Ferdinand took a liking to what had once been the Hieronymite monastery of Our Lady of Pena. The monastery, damaged by lighting and the Great Lisbon Earthquake of 1755, lay mostly disused, so Ferdinand acquired it along with the nearby Castle of the Moors and the surrounding estates, with the intention of turning it into the royal family’s summer retreat. He commissioned Baron Wilhelm Ludwig von Eschwege, a geologist and amateur architect (because why not), to redevelop the structure, which von Eschwege enthusiastically did, drawing inspiration from the classical German castles of the Rhine region, then spicing everything up, on the King and Queen’s behest, with Medieval and Islamic elements. As such, the castle and its interiors hover somewhere between a cabinet of curiosities and a visual indigestion. Given its overwhelming juxtapositions, perhaps the best way to enjoy the castle is from a slight distance, emerging among the treetops on a foggy day, more of a dream vision than a real building. In keeping with the castle’s over the top feel, the surrounding park, another brainchild of Ferdinand’s, is a collection of strange flora from different continents, including six sequoia trees, which the blog’s industrious co-photographer was very delighted to locate and hug.
After Ferdinand’s death, the castle was inherited by his second wife, the Countess of Edla, before being bought back by the royal family. In 1910, Amelia, the last Queen of Portugal spent her final night in the castle, before leaving the country in exile. Upon reaching the final room (the kitchen) I also felt ready to be exiled, but then discovered that the outer walls are actually striking and unexpectedly beautiful, their strong yellows and reds spectacular against the verdant backdrop.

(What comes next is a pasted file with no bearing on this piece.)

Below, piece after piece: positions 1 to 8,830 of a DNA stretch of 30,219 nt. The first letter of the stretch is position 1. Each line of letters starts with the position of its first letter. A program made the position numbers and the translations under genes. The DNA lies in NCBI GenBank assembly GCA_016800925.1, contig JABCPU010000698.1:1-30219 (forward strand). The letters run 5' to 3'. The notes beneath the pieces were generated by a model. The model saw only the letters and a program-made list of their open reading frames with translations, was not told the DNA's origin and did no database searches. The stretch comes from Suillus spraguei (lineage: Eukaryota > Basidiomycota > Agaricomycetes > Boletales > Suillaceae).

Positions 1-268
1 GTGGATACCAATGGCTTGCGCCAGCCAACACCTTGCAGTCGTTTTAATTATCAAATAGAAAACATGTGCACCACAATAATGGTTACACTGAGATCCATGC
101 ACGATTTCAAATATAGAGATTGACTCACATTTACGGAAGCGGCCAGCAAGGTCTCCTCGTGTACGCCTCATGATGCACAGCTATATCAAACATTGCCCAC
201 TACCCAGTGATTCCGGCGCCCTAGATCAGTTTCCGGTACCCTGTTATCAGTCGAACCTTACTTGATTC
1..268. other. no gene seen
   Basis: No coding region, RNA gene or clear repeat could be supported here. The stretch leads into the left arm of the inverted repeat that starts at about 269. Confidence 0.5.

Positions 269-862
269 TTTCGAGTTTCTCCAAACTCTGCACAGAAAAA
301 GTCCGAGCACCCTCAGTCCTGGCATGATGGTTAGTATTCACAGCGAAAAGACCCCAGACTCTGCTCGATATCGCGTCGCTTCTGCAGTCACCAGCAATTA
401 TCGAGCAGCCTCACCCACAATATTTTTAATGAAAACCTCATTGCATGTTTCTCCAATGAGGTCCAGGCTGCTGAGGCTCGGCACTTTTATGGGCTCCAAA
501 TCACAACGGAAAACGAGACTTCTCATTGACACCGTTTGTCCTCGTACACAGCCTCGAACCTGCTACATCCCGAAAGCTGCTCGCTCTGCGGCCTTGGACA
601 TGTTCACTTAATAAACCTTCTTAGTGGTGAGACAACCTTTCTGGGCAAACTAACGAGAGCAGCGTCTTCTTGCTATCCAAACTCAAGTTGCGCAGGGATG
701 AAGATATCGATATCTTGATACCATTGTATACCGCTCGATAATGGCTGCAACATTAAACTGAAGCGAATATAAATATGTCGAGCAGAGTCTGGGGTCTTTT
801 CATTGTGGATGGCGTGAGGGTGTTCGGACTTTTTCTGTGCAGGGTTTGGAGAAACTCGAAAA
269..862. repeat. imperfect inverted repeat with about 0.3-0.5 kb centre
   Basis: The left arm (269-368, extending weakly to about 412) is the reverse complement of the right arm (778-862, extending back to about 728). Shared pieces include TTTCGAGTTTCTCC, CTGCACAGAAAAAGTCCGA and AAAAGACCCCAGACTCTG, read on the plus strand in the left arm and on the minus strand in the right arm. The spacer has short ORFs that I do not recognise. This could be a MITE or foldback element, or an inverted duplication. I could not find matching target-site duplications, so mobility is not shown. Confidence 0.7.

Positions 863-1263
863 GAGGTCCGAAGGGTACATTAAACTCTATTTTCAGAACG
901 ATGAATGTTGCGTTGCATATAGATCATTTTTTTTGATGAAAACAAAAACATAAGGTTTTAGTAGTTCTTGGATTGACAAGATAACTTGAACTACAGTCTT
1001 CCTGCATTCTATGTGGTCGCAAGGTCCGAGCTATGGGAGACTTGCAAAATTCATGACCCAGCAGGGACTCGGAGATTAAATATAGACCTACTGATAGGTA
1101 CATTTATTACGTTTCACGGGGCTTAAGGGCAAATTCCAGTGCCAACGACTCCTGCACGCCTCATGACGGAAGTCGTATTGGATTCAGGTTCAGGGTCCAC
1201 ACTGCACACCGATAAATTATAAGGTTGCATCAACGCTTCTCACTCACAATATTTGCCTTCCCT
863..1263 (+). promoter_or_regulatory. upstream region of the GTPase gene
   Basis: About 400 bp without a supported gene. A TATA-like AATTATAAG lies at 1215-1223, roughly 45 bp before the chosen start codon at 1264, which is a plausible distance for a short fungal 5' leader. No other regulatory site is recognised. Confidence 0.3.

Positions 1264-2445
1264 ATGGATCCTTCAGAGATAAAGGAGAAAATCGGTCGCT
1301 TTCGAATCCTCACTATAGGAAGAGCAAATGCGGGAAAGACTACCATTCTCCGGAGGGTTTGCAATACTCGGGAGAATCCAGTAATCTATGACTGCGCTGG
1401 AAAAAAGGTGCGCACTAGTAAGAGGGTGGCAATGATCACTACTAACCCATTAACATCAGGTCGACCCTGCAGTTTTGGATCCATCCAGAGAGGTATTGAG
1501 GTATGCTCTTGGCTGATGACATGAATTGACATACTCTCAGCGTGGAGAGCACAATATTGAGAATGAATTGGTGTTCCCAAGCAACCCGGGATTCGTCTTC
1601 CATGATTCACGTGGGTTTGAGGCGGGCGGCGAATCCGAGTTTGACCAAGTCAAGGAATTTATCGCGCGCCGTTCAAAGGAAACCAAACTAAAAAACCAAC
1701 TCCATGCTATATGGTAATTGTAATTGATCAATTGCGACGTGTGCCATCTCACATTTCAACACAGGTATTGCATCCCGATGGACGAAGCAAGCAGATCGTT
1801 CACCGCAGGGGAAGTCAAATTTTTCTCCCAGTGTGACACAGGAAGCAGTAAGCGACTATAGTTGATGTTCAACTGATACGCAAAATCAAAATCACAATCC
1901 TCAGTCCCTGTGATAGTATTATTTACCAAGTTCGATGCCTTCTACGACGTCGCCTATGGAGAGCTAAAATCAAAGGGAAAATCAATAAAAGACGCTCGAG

It has to be added, though, that we could not have done this any more wrongly: we visited the Pena Palace in high summer season, on a week with two bank holidays in Portugal, and around noon, when even the laziest tourists had stirred and begun their relentless cataloguing of local sights and sounds. Perhaps some other time empty corridors will reveal mysteries obscured by the throng. But now it was time for another mistake. Lunch in Sintra before we head back to Lisbon for the evening. And sure enough, everyone had the same idea, and all terraces were packed to the brim, even with the increasing threat of a summer shower darkening the horizon. We did, however, find an establishment that wasn’t even there on the map, hidden in a cellar: Binhoteca, it seems, is the outpost of a wine store, and functions as a wine bar with a wide array of Portuguese wines and some local staples, among them, to the delight of the blog’s industrious co-photographer, sausages on fire. I, for my end, had something called chicken à Brás, which is thin shreds of chicken mixed with onions and thinly chopped potatoes, held together by what is fundamentally an omelette. It is exactly as filling as it sounds, surprisingly delicious and excellent to prepare the stomach for some wine tasting. Since I am not necessarily a wine connoisseur but have some clear preferences, I very much appreciated the way our host recommended wines based on my likes, in a highly competent way, but without the usual wine knower’s disdain for the less oenologically enlightened. The rain having passed, with just the right amount of Tejo whites onboard, we emerged into the light, ready for fresh mistakes.